Snowflake CEO Earns $95 Million Per Month

Snowflake CEO Earns $95 Million Per Month
Tyler Durden
Sat, 12/05/2020 – 16:55 We don’t know whether or not to blame this excess on inflation and endless money printing, or just pure public market insanity. So, we’ll let the reader decide.

Either way, it was revealed yesterday that the CEO of cloud computing company Snowflake, Frank Slootman, has a compensation package that is earning him about $95 million per month. 

Admittedly, Slootman was in the news because Snowflake had posted a great third quarter revenue number and its stock is up more than 200% since going public just months ago in September. 

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Is The Gold Sell-Off Over?

Is The Gold Sell-Off Over?
Tyler Durden
Sat, 12/05/2020 – 16:30 Authored by Alasdair Macleod via GoldMoney.com,

The dramatic sell-off of the last few weeks ended on Monday morning when gold spiked down to an intraday low of $1765 (silver $21.90). But in morning trading today in the European time zone gold was at $1843, up $56 from last Friday’s close, and silver at $24.28, up $1.65 on the same timescale.

The sell-off in paper gold was a repetition of events every November and December bar one since 2015, and the cause appeared to be the same. In the run-up to the year end, the bullion banks manage prices in a book squaring exercise, using the expiry of the December contract to squeeze out the bulls. The only exception was 2018, when they failed to push prices lower, but they still rose strongly into 2019. ...read more

“I’m Just Not Buying It” – Jeff Gundlach Raises Questions About COVID Vaccine’s ‘95%’ Efficacy Rate

“I’m Just Not Buying It” – Jeff Gundlach Raises Questions About COVID Vaccine’s ‘95%’ Efficacy Rate
Tyler Durden
Sat, 12/05/2020 – 16:05 As Dr. Fauci walks back criticisms of Britain’s decision to grant emergency approval to the Pfzier-BioNTech – something Dr. Fauci characterized as “rushed” earlier this week before receiving the proverbial kick under the table – and Pfizer cuts its 2020 vaccine delivery target due to issues with ‘raw materials’, a video of DoubleLine Capital founder Jeff Gundlach expressing doubts about the prospects for a vaccine is making the rounds on twitter.

Speaking in an off-the-cuff manner, Gundlach raised questions about the timeline for vaccine-induced COVID herd immunity, something Sweden’s Anders Tegnell recently affirmed remains a poorly understood concept, that some might characterize as “conspiratorial”.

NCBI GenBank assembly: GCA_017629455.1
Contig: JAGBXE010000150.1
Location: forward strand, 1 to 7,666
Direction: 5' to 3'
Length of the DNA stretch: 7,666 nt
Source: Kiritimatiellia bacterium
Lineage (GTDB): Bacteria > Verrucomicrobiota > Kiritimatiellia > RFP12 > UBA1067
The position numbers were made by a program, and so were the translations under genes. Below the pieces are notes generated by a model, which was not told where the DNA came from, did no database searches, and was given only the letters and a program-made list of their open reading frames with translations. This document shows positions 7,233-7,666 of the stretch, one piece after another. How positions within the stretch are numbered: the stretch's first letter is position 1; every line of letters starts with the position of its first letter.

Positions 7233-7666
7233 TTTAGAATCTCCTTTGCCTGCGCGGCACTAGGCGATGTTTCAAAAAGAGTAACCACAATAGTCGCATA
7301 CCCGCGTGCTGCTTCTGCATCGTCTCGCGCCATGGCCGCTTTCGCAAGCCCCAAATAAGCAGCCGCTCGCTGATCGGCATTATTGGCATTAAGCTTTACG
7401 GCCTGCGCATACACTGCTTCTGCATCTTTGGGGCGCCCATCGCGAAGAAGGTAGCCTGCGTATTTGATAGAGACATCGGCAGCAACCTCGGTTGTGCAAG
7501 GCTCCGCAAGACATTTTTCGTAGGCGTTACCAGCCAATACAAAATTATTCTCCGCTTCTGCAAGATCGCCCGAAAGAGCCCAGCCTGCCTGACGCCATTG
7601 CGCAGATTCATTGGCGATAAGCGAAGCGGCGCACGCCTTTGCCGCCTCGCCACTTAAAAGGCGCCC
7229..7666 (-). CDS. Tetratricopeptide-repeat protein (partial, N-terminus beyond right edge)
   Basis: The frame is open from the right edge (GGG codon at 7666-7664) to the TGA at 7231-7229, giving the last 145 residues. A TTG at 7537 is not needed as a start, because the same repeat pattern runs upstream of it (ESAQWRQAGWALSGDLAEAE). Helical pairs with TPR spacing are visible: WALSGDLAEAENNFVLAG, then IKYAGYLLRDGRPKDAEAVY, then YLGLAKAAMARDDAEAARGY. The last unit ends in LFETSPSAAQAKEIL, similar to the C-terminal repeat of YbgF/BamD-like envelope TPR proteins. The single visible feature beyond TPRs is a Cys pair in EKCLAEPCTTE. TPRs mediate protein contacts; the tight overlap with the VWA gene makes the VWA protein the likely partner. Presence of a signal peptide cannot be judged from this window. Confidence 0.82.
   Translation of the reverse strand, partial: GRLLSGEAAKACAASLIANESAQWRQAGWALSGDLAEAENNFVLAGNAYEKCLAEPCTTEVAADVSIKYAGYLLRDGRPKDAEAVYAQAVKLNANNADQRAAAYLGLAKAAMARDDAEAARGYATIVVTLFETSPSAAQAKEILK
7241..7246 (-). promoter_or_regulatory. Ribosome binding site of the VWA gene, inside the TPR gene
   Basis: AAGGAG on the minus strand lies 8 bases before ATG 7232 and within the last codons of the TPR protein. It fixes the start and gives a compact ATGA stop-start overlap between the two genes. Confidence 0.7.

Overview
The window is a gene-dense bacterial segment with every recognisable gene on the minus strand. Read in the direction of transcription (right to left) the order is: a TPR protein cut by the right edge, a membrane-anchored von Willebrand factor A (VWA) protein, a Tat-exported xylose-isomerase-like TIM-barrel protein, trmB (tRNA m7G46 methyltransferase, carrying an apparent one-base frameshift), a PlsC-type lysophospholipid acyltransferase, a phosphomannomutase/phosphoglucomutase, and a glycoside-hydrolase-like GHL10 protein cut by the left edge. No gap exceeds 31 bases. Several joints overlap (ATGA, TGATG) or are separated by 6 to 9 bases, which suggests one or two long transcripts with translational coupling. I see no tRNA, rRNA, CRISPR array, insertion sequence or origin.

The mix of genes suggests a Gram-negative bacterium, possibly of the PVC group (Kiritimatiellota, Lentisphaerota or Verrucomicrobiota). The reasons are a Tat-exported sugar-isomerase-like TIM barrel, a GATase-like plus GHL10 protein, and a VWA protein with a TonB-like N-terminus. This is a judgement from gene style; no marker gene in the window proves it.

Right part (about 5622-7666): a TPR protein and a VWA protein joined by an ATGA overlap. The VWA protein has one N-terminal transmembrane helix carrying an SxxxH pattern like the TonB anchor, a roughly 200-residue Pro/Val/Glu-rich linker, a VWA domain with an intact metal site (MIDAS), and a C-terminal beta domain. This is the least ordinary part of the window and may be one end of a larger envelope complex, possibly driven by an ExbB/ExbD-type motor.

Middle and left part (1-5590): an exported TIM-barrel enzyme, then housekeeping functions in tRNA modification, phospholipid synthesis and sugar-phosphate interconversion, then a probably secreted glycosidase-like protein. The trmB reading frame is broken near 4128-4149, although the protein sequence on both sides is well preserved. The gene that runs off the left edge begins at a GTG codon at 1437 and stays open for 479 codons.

Israel Warns Its Own Nuclear Scientists That Iran Could Target Them

Israel Warns Its Own Nuclear Scientists That Iran Could Target Them
Tyler Durden
Sat, 12/05/2020 – 15:40 Authored by Dave DeCamp via AntiWar.com,

Israel warned its nuclear scientists that they could be targets of an Iranian attack, Israeli media reported on Friday. The warning came after prominent Iranian scientist Mohsen Fakhrizadeh was killed, an attack widely believed to have been carried out by Israel.

One former scientist who worked at Israel’s Dimona reactor said he was cautioned to change his daily routine. The Dimona reactor is where Israel is believed to have first secretly developed its undeclared nuclear weapons.

Tel Aviv file image, via The Forward

According to The Times of Israel: ...read more

Franchise Relations Deteriorate As Pandemic Wreaks Havoc On Small Business

Franchise Relations Deteriorate As Pandemic Wreaks Havoc On Small Business
Tyler Durden
Sat, 12/05/2020 – 15:15 According to a new WSJ report, the virus pandemic has unleashed enormous stress, destroying the cozy relationships between franchisees and executives at burger chains, hotels, and other types of shops. 

WSJ’s Micah Maidenberg and Heather Haddon outline how the virus-induced downturn in the economy has led store owners and corporate execs at Subway, Econo Lodge, and other companies “to bicker publicly like never before.” 

While the economy stumbles and brick and mortar stores see significant sales declines, companies ask franchisees to purchase new equipment and adopt new safety protocols. Store owners tell companies that they cannot afford to make the purchases and/or are pushing back on promotional discounts that hurt their profits. 

“I get that franchising isn’t a democracy, but at the same time, it’s not a dictatorship,” said Keith Miller, who was among Subway franchisees resisting when the company asked operators during the summer to offer two-foot-long sandwiches for $10, a price they said was unprofitable. ...read more